$3,100,000. Inner Mission: 3-bedroom, 2800 sq.ft. house on Shotwell, $1107/sq.ft.

$3,000,000. Inner Richmond: 3-bedroom, 4225 sq.ft. 1912 Edwardian on 10th Ave., $710/sq.ft.

$2,885,000. Inner Sunset: 3-bedrrom, 2640 sq.ft. 1904 Edwardian on 6th Ave., $1081/sq.ft.

$2,715,000. Hayes Valley: 4-bedroom, 3808 sq.ft. TIC on Waller, $713/sq.ft.

$2,510,000. Forest Hill: 5-bedroom, 3300 sq.ft., 1926 house on Taraval, $761/sq.ft.

$2,400,000. Potrero Hill: 3-bedroom, 2434 sq.ft., 1908 Edwardian on Kansas, $986/sq.ft.

$1,900,000. Sunnyside: 4-bedroom, 2715 sq.ft., 2003 house on Mangels, $700/sq.ft.

$1,280,000. Portola: 5-bedroom, 3128 sq.ft. new construction house on Madison, $409/sq.ft.

$900,500. Bayview: 4-bedroom, 1626 sq.ft., 1996 house on Armstrong, $554/sq.ft.

1261 Grove Street MLS - 1

1261 Grove Street #5

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Updated S&P Case-Shiller Home Price Index for San Francisco Metro Area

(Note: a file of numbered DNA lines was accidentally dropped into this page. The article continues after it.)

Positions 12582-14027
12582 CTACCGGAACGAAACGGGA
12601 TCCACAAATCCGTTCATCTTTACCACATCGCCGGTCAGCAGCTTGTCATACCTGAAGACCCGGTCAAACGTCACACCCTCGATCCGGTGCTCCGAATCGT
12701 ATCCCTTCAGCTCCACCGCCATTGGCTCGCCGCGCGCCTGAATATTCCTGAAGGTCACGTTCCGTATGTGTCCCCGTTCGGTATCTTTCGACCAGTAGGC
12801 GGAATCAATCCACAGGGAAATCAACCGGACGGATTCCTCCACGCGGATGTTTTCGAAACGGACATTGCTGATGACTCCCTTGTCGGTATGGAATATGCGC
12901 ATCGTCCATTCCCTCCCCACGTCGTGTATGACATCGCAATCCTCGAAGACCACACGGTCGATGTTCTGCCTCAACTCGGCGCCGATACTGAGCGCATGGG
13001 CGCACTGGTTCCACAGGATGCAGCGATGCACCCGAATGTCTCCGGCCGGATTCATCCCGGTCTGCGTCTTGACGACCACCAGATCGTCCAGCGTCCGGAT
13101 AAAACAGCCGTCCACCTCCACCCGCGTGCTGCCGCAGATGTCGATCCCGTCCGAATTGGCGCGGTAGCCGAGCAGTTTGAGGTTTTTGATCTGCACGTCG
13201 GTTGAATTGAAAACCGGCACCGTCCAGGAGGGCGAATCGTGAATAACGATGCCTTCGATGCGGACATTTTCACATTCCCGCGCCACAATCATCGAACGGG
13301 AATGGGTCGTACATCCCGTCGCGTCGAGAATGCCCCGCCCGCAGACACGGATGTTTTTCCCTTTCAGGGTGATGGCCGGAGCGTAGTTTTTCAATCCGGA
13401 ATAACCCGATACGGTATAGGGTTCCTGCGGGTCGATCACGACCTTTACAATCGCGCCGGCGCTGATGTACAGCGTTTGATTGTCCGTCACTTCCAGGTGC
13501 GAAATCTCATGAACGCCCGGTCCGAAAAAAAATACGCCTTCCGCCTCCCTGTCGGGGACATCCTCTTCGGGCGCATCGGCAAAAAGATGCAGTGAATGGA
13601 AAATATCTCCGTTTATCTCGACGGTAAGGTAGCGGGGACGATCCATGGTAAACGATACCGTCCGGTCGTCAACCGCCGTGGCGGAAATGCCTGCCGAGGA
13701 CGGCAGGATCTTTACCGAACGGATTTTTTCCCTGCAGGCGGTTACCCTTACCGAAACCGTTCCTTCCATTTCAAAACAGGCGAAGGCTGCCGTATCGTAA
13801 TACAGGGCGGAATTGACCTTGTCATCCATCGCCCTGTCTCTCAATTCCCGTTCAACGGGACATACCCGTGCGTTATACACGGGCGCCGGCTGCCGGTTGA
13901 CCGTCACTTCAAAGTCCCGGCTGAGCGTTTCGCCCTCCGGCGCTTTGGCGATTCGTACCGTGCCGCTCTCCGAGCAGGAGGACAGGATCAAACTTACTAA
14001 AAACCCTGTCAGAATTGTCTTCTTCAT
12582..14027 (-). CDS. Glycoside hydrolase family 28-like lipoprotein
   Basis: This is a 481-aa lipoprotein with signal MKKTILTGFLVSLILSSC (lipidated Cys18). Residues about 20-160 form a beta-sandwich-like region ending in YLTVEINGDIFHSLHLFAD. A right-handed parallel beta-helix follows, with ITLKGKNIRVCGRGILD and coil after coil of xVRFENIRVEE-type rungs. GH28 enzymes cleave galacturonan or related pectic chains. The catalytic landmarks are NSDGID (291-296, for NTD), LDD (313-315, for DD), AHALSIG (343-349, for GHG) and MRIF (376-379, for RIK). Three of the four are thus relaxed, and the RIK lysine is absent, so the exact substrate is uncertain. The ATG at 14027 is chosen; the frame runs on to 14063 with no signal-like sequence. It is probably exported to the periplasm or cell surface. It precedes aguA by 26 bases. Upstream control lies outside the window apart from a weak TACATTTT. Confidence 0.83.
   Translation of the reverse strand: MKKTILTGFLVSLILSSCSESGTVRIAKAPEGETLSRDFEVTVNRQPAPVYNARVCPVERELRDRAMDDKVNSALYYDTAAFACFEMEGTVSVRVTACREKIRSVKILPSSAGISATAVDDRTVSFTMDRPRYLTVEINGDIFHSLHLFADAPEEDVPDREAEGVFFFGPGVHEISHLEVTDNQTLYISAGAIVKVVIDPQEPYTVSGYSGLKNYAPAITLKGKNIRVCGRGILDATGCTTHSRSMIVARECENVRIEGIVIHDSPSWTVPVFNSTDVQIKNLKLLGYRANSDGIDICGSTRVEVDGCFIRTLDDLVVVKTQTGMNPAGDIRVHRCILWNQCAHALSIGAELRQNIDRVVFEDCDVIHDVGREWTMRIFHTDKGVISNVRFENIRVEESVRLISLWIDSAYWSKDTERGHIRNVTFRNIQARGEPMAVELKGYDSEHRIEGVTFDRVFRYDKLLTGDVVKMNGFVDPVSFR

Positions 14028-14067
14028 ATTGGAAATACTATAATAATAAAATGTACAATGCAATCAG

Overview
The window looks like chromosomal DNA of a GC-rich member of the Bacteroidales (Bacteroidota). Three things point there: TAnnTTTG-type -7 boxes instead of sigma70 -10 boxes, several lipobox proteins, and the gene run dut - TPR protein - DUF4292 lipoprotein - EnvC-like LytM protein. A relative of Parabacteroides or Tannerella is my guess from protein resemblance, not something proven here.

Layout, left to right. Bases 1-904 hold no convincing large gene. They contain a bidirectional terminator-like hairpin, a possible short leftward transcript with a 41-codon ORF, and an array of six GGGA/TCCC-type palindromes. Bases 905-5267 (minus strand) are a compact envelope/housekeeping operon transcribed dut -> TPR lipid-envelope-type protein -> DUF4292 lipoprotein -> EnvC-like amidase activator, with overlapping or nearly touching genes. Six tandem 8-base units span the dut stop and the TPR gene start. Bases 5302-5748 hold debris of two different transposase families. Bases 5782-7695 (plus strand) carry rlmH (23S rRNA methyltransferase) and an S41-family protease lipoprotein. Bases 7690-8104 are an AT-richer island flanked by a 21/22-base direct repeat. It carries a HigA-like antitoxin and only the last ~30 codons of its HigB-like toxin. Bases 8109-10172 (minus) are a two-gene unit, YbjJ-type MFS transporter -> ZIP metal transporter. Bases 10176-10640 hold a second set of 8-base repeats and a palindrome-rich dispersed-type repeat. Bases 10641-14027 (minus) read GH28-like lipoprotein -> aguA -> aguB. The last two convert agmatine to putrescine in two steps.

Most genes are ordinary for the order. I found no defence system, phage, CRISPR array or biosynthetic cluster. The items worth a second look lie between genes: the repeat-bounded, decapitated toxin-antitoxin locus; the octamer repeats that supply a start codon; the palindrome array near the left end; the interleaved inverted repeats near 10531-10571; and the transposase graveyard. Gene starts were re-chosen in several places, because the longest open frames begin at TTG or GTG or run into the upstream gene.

The S&P Case-Shiller Index for the San Francisco Metro Area covers the house markets of 5 Bay Area counties, divided into 3 price tiers, each constituting one third of unit sales. Most of the San Francisco’s and Marin’s house sales are in the “high price tier”, so that is where we focus most of our attention.” The Index is published 2 months after the month in question and reflects a 3-month rolling average, so it will always reflect the market of some months ago. The Index for March 2015 was released on the last Tuesday of May.

The 5 counties in our Case-Shiller Metro Statistical Area are San Francisco, Marin, San Mateo, Alameda and Contra Costa. Needless to say, there are many different real estate markets found in such a broad region, and it’s probably fair to say that the city of San Francisco’s market has generally out-performed the general metro-area market.